http://www.mir.com.my/rb....ex5.htm





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Edited by DoctorOfSpace - Friday, 24.08.2012, 06:37
 
DoctorOfSpaceDate: Saturday, 01.09.2012, 12:44 | Message # 20
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So after all this time we finally had some clear skies here.

Sorry about double post but I'd rather not edit my previous one as it is over a week old and the edits may go unnoticed for a while.

I tried to get Venus but I ran into an issue, I can't seem to get the image any clearer than a purple glowing blob, same thing happens for Jupiter. I did get a remote control for my camera though so I can get much clearer images.



Mirror lock/low ISO/high exposure/Remote on Orion


And last night and this morning was that "Blue Moon" thing and I decided to try out the settings you recommended. The quality doesn't seem to be much better than the previous Moon image. The image quality though may be due to my lens fogging up from the humidity, I had to continually clean it while outside.


I did take quite a few images of the Moon but that is the best I could get with my settings.





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Edited by DoctorOfSpace - Saturday, 01.09.2012, 12:49
 
HarbingerDawnDate: Saturday, 01.09.2012, 13:44 | Message # 21
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Quote (DoctorOfSpace)
I can't seem to get the image any clearer than a purple glowing blob, same thing happens for Jupiter.

For Venus and Jupiter you have to use very short exposure to resolve the planets themselves. Fairly similar to the Moon exposures, in fact.

And is that Venus in the picture?

Quote (DoctorOfSpace)
Mirror lock/low ISO/high exposure/Remote on Orion

If you want to get some detail in the Orion nebula, use a higher ISO (800+) and long exposure (15+ sec). Things will start smearing a bit, but the nebula will really start to show itself off.

Quote (DoctorOfSpace)
I did take quite a few images of the Moon but that is the best I could get with my settings.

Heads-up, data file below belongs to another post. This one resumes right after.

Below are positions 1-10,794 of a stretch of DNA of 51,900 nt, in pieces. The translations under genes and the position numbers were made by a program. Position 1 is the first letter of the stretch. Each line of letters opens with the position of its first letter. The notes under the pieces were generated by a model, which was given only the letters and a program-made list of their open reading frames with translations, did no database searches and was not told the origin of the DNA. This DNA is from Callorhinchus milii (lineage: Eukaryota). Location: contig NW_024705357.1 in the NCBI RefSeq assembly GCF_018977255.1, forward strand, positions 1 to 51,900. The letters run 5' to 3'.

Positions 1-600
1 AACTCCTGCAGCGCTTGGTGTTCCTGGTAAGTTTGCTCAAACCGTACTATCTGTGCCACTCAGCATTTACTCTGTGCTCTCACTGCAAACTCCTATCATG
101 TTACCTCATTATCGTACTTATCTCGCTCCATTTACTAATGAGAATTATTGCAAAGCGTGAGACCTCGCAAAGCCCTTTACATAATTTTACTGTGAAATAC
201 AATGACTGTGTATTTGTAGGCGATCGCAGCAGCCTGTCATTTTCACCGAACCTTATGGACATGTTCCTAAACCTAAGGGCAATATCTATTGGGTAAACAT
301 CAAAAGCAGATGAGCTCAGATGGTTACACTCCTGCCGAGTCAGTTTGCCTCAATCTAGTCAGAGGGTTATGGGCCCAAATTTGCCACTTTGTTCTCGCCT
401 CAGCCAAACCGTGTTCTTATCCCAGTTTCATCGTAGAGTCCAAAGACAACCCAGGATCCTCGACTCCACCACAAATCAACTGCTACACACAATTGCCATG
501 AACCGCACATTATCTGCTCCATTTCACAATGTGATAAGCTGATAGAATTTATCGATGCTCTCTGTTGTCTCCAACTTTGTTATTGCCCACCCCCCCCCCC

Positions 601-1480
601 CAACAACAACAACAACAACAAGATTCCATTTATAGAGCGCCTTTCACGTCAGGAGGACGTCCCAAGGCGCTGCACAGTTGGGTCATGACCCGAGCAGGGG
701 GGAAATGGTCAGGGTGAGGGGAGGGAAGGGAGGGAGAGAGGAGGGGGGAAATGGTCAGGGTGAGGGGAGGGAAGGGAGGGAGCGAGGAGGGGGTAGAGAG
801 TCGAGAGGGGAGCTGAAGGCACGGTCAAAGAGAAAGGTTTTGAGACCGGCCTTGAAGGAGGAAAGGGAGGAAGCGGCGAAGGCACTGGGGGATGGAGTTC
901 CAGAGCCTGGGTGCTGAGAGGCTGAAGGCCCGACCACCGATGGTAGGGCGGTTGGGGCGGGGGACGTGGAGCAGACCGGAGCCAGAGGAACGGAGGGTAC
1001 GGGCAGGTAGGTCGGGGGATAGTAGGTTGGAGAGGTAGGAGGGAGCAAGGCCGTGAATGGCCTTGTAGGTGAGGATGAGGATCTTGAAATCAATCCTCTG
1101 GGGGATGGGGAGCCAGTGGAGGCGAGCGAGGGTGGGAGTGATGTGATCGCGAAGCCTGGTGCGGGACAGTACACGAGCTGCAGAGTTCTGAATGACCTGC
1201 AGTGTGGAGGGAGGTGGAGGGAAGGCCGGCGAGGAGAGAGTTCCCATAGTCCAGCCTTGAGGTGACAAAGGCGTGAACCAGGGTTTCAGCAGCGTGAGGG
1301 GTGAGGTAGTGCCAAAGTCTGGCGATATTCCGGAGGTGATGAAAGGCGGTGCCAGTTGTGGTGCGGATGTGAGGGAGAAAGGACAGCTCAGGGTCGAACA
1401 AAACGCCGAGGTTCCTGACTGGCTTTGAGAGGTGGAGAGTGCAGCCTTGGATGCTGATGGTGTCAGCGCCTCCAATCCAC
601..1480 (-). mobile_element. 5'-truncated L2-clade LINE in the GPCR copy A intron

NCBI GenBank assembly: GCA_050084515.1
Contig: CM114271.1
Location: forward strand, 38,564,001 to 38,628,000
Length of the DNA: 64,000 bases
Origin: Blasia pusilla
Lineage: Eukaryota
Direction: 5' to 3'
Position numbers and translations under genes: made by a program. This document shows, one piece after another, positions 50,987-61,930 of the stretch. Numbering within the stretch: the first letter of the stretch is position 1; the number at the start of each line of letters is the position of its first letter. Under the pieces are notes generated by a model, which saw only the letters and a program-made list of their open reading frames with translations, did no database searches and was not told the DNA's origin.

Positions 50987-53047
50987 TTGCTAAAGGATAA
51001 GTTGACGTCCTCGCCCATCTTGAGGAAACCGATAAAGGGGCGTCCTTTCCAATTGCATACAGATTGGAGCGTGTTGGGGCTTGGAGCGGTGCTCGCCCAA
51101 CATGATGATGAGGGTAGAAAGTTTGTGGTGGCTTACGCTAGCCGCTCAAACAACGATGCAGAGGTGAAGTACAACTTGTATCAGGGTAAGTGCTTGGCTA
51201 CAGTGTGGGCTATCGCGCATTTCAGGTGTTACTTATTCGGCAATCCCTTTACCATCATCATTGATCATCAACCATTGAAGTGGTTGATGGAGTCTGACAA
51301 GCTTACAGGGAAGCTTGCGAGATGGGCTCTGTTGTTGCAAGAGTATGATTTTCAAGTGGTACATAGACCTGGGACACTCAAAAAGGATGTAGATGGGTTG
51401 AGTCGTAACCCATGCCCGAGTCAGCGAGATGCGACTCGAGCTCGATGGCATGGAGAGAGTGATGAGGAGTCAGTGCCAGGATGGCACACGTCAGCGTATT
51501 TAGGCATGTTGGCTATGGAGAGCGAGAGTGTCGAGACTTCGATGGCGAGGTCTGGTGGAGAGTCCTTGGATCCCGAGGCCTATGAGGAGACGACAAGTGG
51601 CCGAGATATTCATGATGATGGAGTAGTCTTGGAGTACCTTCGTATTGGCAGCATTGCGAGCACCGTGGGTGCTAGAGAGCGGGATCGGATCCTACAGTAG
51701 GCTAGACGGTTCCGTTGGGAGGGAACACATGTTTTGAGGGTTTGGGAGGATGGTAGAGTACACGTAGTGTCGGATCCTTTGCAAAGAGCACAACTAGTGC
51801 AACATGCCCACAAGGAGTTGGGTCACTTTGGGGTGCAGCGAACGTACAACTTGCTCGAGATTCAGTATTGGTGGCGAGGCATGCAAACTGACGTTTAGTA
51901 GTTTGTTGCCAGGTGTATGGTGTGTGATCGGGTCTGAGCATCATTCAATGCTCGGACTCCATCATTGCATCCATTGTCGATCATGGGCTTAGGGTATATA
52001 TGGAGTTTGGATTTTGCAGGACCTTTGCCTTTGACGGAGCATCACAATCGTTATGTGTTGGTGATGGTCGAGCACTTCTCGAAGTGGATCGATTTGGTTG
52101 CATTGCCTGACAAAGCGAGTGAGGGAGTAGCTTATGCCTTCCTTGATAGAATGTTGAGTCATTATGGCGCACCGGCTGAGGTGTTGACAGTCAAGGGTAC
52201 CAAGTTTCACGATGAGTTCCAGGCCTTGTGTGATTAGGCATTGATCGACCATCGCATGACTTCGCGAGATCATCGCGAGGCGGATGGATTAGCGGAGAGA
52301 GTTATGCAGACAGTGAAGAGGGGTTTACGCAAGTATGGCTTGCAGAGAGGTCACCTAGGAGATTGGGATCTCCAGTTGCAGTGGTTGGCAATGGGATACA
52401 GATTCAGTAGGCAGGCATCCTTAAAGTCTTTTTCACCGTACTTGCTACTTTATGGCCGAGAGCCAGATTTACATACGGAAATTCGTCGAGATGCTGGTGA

That looks good. With your camera and lens setup I wouldn't expect anything too much better than what you have there. The real test is on a night where you can see shadows and terrain on the Moon. Try again in a week and see how it looks smile





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DoctorOfSpaceDate: Saturday, 01.09.2012, 14:15 | Message # 22
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Quote (HarbingerDawn)
And is that Venus in the picture?


It is.

Quote (HarbingerDawn)
For Venus and Jupiter you have to use very short exposure to resolve the planets themselves. Fairly similar to the Moon exposures, in fact.


I tried that on Jupiter but sadly due to humidity there was just no way to focus it properly. I'm going to wait till later this month and into October when the humidity goes down. I should be able to get better images then.

Quote (HarbingerDawn)
If you want to get some detail in the Orion nebula, use a higher ISO (800+) and long exposure (15+ sec). Things will start smearing a bit, but the nebula will really start to show itself off.


I tried a 800 and a 400 ISO but the light pollution is so bad it has the opposite effect. I was using a 200 ISO in that image if I remember correctly. I'll give a higher exposure and 400 ISO a try soon.

Quote (HarbingerDawn)
The real test is on a night where you can see shadows and terrain on the Moon. Try again in a week and see how it looks


I will give that a try but I think I can squeeze a bit more quality out of my camera when the weather isn't so humid.

Here is an image I took this morning while the Moon was going down. Little bit of distortion but the Moon looks larger.





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HarbingerDawnDate: Saturday, 01.09.2012, 14:33 | Message # 23
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Quote (DoctorOfSpace)
I tried a 800 and a 400 ISO but the light pollution is so bad it has the opposite effect.